Over 1000 people have been injured, and almost 100 killed this week in Kyrgyzstan following ‘ethnic’ riots in the southern cities of Osh and Jalalabad.
Only two months ago over 80 people were killed as Kyrgyzstan underwent a bloody revolution where the former President Bakiyev was overthrown and replaced by Roza Otunbayeva as Interim Prime Minister.
The deaths and unrest in Kyrgyzstan cannot be seen in isolation from the on-going struggle between Russia and the United States in the region. In response to the recent unrest, the interim government of Kyrgyzstan has called for Russian military assistance.
After the coup in April 2010, Russia was first to welcome the new administration, whilst Washington initially expressed shock. In a few weeks time a constitutional referendum is scheduled to legitimize this change of government.
Only weeks before the coup Richard Holbrooke, the U.S. envoy to Afghanistan, visited Kyrgyzstan in February and ‘exchanged views’ with President Bakiyev. Following the visit the website ‘Russia Today’ reported that "the United States had announced $5.5 million to assist Kyrgyzstan in building a training centre for special units to combat terrorism in Batken." ‘ They quoted Alexander Kniazev, director of the regional Bishkek branch of the CIS Institute think tank about the centre as saying "The United States could use this centre to meet its needs in Central Asia. The slogan of fighting terrorism is only a pretext to achieve American goals as is the case in Iraq and Afghanistan", adding "The United States is seeking through these projects in Central Asia to challenge and compete with Russia and China in the region."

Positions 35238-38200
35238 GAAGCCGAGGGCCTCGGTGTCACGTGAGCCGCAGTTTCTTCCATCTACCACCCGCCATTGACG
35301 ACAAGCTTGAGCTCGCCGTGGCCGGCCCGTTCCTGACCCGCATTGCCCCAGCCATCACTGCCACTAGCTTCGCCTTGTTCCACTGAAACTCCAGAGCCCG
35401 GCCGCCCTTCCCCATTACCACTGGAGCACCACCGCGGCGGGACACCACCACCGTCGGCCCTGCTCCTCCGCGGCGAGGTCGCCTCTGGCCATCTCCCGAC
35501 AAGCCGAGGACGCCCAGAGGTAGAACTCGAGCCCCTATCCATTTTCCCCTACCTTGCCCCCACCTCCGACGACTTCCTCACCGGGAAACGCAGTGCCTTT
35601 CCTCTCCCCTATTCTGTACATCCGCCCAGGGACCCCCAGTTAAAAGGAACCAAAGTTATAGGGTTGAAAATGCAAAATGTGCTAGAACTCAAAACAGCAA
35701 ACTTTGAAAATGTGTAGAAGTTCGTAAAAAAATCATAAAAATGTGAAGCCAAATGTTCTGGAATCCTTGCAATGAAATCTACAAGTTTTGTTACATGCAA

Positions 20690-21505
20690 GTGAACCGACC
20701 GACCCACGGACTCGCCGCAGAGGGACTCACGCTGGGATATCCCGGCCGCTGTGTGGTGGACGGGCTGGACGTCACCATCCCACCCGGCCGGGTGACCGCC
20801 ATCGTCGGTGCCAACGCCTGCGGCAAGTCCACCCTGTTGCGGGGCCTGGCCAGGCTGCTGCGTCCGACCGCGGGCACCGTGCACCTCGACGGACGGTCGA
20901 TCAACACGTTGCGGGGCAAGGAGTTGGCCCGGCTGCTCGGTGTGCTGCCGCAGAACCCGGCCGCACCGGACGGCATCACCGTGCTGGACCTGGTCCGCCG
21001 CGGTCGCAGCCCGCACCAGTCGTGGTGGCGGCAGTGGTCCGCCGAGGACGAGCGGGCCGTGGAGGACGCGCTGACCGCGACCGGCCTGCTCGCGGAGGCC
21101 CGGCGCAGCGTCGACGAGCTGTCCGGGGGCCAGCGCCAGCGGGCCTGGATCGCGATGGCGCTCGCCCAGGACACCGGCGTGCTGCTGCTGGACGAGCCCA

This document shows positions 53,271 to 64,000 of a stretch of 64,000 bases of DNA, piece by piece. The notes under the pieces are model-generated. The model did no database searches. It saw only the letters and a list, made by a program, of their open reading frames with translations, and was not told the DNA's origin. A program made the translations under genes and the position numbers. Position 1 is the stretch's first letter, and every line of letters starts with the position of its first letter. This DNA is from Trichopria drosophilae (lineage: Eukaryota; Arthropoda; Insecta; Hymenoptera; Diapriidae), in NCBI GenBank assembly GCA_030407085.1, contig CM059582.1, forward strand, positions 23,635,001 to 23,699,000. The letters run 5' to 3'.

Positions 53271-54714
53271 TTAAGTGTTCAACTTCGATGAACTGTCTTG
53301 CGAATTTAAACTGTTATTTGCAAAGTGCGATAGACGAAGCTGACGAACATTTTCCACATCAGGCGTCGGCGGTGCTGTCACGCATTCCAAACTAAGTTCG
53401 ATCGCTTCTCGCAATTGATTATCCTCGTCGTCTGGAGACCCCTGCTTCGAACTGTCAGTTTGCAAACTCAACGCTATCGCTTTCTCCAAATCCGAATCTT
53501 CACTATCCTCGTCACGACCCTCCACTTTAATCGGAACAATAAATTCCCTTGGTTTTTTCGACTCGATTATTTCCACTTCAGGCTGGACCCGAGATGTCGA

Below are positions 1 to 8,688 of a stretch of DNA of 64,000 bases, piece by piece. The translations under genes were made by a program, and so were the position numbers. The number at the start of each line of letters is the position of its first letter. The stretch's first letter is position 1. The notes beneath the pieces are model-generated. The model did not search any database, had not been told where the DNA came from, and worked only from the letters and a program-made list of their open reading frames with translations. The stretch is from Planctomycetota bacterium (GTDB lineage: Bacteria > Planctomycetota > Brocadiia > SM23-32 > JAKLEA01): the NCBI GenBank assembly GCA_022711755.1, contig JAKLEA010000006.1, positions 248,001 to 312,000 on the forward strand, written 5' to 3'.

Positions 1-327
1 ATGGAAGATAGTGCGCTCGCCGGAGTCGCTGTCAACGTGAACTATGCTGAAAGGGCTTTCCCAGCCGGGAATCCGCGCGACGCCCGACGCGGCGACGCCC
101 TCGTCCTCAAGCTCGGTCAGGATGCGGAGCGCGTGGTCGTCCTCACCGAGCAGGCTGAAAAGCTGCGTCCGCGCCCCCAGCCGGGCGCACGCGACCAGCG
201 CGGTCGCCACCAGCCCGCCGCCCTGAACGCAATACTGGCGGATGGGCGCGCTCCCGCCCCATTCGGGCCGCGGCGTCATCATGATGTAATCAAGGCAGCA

Russia and the United States have been struggling intensely for influence in Central Asia and in Eastern Europe. Russia is trying to exploit the current relative vulnerability of the United States – humiliated in Iraq and Afghanistan and in the midst of an economic crisis. It has used political pressure (in Belarus and Kazakhstan), economic pressure, social instability, threats to energy supplies (e.g. in Ukraine), and direct military intervention (in South Ossetia).
Kyrgyzstan lies in one of the most strategically important regions of the world. The United States and NATO rely on the Manas airbase to transfer vital supplies to support their occupation of Afghanistan. Russia also has bases in the region, but these – like the Manas base – are in the north of the country. It is close to Iran, Russia, the oil and gas-rich Caspian Sea and part of the fertile Fergana valley – which connects the neighbouring Central Asian republics. The sentiment for Islam is very high in this region – as acknowledged by BBC Radio this week that reported that Hizb ut-Tahrir is the most serious opposition group in the region.
As the two old rivals play their new ‘Great Game’, Muslim bodies remain mere pawns to be sacrificed.
Until the Muslim world adopts an independent course from the hegemony of the various regional and global powers, we will only see more examples of the Ummah as victims of exploitation, bloodshed and oppression. It is only the Khilafah state that will bring that independent path, through the implementation of Islam.
1 Rajab 1431
13 June 2010